1. Marketing is not sales. Marketing focuses on attracting appropriate prospects, developing warm sales leads, and providing supporting materials to encourage purchase. But the actual execution of these sales, whether in a store by a clerk, in an inbound call center or in the field by an assigned sales professional, is the responsibility of the sales function. (The exception is ecommerce and direct marketing where there’s often no actual salesperson involved.)
  2. Marketing is not customer service. As a firm’s customer facing representatives, customer service responds to customer needs across platforms and channels. Customer service and marketing have a strong working relationship since agents must understand the ins and outs of every promotion and be able to close and upsell prospects. And customer service can be an invaluable source of timely customer feedback.
  3. Marketing is not creative (or graphic arts). While marketing content and communications often need creative and graphic input, marketing focuses on the broader strategy and tactics aligned with business goals and building customer relationships. Marketing is responsible for branding but it usually does not execute the creative that develops the brand, logo and related collateral and advertising.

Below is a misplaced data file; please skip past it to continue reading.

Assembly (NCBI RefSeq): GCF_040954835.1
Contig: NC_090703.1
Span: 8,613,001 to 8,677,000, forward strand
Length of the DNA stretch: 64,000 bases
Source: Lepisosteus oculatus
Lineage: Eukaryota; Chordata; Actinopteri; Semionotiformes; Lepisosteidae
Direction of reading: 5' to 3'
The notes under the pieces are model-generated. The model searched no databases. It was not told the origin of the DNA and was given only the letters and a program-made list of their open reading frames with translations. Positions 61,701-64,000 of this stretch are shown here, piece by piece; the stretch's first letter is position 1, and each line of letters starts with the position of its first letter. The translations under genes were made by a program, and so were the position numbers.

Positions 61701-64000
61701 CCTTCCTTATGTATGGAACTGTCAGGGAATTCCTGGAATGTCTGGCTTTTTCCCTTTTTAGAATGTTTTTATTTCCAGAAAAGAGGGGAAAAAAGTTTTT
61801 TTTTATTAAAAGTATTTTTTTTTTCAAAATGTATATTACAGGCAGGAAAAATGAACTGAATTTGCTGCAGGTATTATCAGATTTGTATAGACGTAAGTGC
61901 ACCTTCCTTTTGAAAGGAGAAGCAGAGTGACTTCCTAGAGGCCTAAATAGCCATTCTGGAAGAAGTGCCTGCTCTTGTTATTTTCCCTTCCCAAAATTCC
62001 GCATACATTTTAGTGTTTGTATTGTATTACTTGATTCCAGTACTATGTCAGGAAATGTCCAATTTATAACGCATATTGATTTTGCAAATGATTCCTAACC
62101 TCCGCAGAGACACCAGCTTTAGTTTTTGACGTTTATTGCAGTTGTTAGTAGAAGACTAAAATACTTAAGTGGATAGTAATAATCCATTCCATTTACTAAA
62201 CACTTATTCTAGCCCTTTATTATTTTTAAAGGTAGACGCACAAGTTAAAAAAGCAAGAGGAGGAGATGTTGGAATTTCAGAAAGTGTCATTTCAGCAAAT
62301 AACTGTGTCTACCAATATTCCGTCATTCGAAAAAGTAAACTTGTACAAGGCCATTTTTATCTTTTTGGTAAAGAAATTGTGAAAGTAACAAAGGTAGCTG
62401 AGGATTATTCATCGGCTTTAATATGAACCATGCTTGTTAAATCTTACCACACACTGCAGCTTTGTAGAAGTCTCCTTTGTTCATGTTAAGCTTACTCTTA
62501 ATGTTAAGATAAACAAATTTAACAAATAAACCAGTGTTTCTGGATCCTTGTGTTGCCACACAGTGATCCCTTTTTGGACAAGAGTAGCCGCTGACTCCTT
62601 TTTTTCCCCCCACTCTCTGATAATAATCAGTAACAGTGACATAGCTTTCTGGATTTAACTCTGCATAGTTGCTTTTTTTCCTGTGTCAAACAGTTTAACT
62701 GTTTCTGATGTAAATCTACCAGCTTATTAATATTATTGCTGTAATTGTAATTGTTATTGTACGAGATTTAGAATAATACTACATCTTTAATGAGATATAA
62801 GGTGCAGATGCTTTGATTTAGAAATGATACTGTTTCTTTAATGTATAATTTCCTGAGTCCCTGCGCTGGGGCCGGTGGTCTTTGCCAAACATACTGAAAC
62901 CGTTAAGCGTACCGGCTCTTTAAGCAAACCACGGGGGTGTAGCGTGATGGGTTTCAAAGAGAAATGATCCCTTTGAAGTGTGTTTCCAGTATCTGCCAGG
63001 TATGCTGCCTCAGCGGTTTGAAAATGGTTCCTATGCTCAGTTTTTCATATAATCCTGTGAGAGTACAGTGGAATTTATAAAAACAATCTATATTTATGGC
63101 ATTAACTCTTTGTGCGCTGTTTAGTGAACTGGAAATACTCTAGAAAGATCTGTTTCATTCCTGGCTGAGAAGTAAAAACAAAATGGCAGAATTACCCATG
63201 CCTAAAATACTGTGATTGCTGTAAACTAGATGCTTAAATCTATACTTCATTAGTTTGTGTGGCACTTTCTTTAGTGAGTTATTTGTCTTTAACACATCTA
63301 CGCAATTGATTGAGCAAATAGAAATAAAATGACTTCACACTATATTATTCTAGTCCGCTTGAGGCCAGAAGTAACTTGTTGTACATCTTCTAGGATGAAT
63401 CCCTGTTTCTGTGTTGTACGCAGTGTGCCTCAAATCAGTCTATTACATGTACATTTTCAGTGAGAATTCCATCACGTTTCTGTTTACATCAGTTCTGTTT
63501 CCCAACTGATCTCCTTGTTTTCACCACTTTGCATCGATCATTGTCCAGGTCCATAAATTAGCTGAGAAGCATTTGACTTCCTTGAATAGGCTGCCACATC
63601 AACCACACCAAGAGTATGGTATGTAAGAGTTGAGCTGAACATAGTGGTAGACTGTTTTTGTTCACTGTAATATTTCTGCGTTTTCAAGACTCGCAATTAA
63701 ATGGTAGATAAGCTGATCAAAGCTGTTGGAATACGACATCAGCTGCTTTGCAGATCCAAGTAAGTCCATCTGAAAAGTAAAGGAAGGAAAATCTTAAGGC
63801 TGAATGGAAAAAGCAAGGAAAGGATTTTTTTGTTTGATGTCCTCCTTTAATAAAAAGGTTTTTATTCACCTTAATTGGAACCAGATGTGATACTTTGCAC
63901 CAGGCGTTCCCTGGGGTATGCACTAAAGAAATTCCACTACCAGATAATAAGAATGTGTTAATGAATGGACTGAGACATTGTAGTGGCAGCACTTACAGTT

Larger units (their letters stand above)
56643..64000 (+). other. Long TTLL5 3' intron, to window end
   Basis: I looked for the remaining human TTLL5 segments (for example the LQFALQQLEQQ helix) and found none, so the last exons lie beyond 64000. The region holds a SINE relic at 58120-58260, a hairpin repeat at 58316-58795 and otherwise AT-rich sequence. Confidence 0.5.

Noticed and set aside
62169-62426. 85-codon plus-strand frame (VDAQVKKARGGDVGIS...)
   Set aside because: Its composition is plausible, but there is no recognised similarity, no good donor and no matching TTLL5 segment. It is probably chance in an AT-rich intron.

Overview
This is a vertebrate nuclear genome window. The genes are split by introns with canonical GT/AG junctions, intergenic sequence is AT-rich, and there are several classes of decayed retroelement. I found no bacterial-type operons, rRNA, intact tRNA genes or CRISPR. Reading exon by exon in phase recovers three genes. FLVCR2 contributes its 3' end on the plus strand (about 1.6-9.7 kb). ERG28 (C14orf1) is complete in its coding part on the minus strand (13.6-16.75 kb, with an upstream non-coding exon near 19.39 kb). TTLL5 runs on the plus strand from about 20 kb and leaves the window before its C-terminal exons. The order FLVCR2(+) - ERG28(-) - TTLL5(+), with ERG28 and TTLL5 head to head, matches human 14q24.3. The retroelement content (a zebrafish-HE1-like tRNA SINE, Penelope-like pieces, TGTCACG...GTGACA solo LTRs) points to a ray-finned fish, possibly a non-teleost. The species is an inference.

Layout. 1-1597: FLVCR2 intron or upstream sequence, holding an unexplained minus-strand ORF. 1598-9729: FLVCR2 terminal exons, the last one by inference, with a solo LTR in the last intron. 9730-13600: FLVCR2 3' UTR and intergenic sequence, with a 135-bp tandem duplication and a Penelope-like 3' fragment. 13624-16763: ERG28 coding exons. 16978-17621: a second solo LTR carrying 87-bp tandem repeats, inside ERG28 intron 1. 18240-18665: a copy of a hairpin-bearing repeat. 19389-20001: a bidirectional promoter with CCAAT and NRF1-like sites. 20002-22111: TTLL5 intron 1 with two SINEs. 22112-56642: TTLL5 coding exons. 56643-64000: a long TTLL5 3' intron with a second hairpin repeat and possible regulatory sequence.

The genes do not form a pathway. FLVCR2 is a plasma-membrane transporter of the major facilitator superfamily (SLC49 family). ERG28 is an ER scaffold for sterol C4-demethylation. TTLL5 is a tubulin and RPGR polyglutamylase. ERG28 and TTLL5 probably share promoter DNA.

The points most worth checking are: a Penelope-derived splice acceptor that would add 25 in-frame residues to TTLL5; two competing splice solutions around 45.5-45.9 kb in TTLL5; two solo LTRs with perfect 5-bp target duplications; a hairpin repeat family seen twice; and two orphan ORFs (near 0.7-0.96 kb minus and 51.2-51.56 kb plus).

4. Marketing is not product support. Marketing usually does not provide day-to-day product support. With the help of various social media formats, what marketing can do is create useful and engaging post-product support content. To be executed well, marketing needs a product management staff who have deep product expertise.
  5. Marketing is not senior management’s personal publicity machine. Marketing is responsible for creating and supporting corporate thought leadership. But, contrary to what some senior executives would like you to believe, marketing isn’t a personal publicity machine focused on getting one or more executives in the public limelight. For these efforts, executives should hire their own publicity agents.
  6. Marketing is not crisis management. Crisis management, especially in today’s 24/7 news cycle, often falls under the umbrella of real-time PR. The reality is, when done well, crisis management needs to cross many corporate functions including senior management, customer service, legal, human resources, operations and investor relations as well as marketing.
  7. Marketing is not human resources. Marketing’s ability to promote a company to prospective employees and to support HR communications are important elements within the overall communications function. But human resources is still ultimately responsible for these functions.